The Ride is comprised of a short figure of 8 track, 320ft long. Attached to this are two Trains that are linked together. When the ride starts the TRains roll backward and forwards until they attain enough velocity to get over the central hump. They then zip around the track, one forwards and one back over the two central elements and around the banked turns.
At the top of the crossover is a slight hill that provides a little airtime, and under that is a Zero-G Roll. The Ride passes each of these elements 4 times per Cycle. However, only one car can be loaded and unloaded per cycle, meaning you get to cycles per ride one forwards and one backward, so 8 Zero-G Rolls per ride!
The Cycles are pretty slow and despite all the inversions not particularly exciting. The ride is also really noisy. The TRains clatter and bang around the track and it really detracts from the futuristic appearance and feels more and more like a portable fairground ride.
Then there is the issue of the repeated breakdowns and closures. The ride has been closed more than it’s been open and after only a few months operating (over a number of years…covid), it is down for an extended renovation!
Overall it is just a really disappointing ride. Not everything can work out and we do really wonder if SeaWorld has been as conned as the fans! This is only the Manufacturers’s second coaster so we do not want to damn them too fiercely, the concept of both this and Harley Quinn was pretty radical, but it’s just not worked out. We hope future rides will be much freer and full.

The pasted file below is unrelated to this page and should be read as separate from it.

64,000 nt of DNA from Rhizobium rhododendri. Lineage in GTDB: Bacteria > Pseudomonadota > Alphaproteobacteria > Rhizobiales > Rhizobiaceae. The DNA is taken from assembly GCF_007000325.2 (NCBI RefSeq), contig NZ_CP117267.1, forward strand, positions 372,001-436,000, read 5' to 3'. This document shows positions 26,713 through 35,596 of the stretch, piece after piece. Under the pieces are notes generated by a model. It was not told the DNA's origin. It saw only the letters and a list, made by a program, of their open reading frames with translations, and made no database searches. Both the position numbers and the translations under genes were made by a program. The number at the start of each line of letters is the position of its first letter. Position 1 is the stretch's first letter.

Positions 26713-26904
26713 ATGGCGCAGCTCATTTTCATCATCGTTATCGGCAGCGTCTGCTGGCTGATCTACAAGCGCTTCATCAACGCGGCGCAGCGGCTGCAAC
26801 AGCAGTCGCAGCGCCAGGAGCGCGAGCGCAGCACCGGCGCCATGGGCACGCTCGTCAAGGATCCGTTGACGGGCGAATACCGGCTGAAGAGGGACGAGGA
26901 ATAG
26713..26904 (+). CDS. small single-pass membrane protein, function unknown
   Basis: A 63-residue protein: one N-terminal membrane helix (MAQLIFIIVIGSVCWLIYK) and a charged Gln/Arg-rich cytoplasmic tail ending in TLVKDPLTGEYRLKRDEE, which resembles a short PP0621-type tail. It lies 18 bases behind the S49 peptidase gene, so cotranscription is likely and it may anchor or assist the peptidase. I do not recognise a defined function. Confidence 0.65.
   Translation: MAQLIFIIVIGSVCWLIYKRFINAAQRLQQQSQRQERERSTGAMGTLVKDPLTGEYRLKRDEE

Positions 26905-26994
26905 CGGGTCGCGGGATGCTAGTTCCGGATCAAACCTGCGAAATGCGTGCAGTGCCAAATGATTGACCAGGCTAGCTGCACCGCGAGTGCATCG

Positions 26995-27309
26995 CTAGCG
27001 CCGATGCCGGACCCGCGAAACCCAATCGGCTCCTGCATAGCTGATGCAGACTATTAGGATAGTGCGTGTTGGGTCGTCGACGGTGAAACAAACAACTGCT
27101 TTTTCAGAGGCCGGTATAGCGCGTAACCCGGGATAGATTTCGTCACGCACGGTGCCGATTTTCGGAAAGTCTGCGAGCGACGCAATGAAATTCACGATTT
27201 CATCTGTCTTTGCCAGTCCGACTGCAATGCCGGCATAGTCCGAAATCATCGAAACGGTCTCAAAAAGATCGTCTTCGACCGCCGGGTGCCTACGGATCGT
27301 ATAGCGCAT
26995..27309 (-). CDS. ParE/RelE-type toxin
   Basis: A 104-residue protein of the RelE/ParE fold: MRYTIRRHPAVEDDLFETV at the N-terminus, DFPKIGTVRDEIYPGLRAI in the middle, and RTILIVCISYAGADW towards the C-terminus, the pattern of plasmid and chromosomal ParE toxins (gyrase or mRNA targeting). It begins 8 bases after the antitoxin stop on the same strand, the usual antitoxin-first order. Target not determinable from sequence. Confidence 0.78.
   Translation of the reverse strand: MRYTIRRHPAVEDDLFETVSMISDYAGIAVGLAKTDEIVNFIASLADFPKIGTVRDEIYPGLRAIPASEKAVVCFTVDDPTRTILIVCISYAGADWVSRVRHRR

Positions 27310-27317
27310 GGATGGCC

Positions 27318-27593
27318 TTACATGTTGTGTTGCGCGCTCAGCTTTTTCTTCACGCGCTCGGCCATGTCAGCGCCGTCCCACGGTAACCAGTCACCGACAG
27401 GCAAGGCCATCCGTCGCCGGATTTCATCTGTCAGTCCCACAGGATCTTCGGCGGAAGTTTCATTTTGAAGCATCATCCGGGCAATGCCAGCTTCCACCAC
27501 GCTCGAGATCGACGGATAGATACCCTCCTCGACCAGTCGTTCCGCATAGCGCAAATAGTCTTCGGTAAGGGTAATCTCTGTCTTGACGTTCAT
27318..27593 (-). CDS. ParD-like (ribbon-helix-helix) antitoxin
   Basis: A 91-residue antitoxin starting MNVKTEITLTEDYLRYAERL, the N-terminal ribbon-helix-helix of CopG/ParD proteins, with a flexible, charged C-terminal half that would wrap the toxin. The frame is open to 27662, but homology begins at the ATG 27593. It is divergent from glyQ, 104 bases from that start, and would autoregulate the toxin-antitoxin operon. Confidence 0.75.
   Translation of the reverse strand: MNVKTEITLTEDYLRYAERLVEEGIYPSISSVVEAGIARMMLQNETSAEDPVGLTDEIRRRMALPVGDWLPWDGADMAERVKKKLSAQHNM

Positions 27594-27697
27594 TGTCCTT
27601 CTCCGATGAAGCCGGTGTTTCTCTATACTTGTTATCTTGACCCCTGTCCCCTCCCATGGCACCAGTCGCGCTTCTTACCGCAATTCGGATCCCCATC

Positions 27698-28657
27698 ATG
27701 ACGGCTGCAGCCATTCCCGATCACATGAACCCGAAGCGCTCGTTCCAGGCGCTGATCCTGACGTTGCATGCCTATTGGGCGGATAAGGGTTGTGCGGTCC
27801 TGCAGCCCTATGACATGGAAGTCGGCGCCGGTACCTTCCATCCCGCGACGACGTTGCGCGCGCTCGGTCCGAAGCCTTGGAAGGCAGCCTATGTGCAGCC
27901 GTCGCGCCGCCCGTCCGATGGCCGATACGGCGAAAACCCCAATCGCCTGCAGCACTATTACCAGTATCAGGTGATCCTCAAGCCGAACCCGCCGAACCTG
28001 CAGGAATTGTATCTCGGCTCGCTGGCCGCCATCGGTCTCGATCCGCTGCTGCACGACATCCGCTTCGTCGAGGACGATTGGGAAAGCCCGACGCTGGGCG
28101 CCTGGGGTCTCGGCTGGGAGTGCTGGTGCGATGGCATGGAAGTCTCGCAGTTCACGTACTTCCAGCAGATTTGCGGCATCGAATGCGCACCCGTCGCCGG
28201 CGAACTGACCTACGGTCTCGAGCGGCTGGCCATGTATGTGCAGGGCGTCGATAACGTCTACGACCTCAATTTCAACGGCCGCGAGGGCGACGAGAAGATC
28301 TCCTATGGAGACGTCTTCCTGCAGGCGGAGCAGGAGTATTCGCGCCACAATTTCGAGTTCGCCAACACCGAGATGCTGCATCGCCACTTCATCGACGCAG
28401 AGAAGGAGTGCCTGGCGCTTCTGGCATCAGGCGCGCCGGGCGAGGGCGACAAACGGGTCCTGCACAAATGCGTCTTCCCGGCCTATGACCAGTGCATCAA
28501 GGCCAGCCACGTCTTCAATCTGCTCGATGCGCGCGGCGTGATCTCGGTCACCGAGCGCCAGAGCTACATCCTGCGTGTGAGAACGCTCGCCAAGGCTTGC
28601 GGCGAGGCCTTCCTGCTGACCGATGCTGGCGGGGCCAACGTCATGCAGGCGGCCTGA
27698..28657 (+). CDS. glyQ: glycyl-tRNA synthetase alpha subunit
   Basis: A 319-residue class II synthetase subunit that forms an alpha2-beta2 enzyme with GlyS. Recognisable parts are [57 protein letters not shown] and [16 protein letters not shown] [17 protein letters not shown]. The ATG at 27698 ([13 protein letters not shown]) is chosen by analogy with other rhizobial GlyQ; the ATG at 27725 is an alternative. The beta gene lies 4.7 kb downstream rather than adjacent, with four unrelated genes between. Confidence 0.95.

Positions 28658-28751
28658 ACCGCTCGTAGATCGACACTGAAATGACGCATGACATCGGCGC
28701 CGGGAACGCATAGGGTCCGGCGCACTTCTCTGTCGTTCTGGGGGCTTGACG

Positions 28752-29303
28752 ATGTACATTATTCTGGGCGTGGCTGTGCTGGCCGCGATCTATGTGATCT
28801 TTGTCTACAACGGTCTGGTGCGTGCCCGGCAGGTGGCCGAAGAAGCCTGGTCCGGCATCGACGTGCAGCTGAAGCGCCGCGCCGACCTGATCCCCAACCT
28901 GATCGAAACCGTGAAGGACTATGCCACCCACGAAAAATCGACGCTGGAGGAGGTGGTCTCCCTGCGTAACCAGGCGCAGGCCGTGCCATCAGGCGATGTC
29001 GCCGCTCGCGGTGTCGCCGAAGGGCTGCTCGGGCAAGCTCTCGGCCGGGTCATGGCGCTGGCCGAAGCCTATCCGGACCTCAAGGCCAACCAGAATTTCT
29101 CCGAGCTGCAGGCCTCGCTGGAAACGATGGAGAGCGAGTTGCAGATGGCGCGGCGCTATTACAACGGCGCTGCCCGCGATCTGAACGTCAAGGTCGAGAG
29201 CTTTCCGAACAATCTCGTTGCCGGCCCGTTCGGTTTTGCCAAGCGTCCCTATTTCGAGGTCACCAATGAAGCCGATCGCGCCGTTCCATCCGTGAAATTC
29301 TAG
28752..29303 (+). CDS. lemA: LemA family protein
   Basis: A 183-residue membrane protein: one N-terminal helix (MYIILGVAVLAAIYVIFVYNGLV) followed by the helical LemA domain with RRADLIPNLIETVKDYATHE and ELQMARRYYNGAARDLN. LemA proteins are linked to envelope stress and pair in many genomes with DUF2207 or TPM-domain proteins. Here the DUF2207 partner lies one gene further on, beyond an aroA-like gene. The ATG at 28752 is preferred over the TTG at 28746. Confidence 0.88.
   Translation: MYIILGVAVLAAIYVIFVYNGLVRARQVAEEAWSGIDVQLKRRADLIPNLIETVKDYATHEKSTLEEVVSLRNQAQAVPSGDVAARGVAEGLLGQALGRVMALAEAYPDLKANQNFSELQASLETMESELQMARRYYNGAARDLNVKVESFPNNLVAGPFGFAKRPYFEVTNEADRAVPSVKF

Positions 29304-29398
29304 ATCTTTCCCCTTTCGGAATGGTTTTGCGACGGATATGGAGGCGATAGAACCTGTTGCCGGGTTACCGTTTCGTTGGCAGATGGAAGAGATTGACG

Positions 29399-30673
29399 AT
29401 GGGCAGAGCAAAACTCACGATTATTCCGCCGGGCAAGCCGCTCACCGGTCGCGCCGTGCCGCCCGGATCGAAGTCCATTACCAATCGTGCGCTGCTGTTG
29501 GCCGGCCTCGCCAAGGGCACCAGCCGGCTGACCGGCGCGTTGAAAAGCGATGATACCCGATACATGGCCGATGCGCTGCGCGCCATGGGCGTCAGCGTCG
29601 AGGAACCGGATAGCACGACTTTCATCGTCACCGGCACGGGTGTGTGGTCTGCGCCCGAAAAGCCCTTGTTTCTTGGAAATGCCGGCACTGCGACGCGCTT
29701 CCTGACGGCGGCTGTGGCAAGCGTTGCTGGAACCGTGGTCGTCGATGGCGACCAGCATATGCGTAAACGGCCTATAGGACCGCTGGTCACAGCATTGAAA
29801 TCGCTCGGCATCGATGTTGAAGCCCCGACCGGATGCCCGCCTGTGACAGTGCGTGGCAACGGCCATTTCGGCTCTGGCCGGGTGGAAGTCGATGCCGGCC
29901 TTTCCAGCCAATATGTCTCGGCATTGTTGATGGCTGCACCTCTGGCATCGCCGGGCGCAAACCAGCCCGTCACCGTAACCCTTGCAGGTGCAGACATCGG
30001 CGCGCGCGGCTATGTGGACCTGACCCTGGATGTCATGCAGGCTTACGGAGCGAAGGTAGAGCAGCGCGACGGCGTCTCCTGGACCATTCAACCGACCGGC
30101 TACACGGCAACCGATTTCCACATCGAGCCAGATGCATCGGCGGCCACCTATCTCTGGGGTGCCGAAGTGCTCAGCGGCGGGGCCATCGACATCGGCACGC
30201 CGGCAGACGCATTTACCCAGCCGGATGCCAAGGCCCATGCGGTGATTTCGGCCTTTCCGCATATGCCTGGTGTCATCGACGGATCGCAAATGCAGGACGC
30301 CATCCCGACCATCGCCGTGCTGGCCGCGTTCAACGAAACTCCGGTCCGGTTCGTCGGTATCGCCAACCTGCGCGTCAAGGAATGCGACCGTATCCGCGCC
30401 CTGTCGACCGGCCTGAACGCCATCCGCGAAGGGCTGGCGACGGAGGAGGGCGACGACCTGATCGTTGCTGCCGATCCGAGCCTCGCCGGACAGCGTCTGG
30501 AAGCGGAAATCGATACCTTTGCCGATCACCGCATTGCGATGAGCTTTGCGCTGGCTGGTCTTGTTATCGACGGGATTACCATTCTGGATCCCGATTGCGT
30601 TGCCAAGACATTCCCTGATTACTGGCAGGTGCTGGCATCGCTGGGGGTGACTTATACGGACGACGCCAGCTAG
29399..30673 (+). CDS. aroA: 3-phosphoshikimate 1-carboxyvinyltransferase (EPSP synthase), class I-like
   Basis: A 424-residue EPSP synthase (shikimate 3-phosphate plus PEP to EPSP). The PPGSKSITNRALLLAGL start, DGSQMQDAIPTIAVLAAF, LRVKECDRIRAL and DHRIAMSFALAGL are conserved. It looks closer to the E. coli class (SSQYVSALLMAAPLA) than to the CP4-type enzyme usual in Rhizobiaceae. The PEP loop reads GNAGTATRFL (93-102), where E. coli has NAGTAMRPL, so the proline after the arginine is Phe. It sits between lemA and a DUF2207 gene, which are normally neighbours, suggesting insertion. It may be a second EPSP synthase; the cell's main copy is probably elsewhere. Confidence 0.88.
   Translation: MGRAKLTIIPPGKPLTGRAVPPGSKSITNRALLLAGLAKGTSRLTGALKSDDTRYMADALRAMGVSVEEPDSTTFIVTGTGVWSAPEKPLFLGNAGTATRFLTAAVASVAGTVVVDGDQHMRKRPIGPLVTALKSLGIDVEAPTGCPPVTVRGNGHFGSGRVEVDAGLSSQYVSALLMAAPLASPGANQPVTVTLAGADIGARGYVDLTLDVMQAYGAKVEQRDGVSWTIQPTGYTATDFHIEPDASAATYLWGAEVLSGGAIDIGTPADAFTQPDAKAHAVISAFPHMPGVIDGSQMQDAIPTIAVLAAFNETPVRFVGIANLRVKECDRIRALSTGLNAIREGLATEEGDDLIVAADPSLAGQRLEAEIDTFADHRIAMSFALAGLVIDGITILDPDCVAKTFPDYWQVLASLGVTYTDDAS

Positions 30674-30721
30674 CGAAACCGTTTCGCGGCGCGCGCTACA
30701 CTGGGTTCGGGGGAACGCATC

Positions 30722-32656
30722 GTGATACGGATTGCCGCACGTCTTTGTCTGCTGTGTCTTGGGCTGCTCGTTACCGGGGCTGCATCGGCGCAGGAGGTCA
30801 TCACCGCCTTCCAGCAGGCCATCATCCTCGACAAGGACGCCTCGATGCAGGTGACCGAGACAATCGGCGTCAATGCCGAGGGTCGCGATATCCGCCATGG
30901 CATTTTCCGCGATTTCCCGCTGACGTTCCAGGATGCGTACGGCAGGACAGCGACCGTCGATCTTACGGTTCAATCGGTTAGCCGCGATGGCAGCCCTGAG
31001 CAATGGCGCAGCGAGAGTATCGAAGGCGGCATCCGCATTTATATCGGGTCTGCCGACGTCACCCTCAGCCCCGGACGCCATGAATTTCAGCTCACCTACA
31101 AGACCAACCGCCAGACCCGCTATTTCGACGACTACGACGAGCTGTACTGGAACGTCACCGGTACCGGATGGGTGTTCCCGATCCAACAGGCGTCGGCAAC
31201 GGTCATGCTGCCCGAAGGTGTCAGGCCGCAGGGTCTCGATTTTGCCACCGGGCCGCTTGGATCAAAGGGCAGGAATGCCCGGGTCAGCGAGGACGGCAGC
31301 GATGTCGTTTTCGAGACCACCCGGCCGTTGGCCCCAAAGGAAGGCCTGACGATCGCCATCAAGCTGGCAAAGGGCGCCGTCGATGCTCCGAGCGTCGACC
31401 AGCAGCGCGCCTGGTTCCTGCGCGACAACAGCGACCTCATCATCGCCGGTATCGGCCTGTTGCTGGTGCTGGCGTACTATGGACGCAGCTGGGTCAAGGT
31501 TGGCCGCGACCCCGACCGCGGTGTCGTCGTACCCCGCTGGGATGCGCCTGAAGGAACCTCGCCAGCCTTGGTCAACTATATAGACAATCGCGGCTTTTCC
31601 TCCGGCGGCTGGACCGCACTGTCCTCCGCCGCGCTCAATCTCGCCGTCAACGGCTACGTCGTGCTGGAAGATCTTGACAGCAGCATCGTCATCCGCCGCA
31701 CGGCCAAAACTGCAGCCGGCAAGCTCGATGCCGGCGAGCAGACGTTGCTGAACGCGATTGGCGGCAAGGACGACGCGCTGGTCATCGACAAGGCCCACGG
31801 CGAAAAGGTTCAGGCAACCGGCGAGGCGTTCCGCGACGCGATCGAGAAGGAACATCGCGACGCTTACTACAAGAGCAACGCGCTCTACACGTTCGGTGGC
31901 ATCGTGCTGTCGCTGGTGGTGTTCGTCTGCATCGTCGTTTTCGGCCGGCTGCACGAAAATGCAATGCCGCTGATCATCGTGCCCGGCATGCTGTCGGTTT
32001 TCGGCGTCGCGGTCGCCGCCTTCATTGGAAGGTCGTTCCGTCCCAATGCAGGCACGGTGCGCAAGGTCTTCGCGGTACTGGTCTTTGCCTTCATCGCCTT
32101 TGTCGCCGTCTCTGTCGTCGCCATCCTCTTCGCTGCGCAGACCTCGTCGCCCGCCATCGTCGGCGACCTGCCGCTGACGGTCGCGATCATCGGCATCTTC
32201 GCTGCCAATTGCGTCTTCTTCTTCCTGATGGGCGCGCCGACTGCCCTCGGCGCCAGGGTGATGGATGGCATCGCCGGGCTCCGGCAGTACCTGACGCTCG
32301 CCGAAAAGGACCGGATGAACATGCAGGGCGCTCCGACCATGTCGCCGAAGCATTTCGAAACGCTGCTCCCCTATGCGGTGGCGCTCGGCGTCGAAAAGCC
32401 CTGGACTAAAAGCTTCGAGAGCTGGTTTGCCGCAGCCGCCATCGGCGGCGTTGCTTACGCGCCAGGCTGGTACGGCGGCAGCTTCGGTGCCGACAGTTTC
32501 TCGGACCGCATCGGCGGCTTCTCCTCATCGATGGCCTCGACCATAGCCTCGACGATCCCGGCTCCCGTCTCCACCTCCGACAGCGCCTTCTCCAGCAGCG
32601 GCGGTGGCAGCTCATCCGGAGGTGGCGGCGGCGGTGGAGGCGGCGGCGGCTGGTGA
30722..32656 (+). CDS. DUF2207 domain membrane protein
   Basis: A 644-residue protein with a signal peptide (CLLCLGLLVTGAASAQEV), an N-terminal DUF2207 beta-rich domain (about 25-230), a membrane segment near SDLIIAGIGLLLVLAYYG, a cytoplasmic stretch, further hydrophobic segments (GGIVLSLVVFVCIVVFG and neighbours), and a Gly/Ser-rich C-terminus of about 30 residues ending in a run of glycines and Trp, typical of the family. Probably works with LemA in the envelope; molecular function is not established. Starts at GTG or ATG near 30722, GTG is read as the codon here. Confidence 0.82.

The Beauty of Coaster is the rush of the open track, the boundless feeling (despite being very bound) of rampaging over the park’s skylines, twisting turning, and looping away. The Tidal Twister has you stuck in a small corner of the park doing tiny laps on a clattery track. It’s just not what coasters are meant to be!
We really would not be surprised if the decision is made to remove the ride. If Skyline cannot overcome the design issues that are resulting in the costly downtime and repairs then we really see SeaWorld’s patience running out. This could be a death knell for Skyline so we hope they can sort the ride out. The experience may be far less than we expected but it’s still a fun ride and at least it’s pretty unique. Judged solely as a flat ride we think it’s ok, but the breakdowns are simply intolerable!
The Ride has done very little for SeaWorld’s attractiveness as a ThemePark. But there is still so much to see and do at the park it’s still one of our favorite things to do in the City. If the Queue is low it’s well worth a ride but, it is far from something to seek out.
Have Your Say
Let us know your thoughts on the Tidal Twister? Have we got it right in your opinion or are we being overly harsh? Maybe you think we are being too kind? Whatever you think just let us know in the comments and if you have any questions just fire away. Check our Best Rides at SeaWorld San Diego to find out which rides we prefer at the park.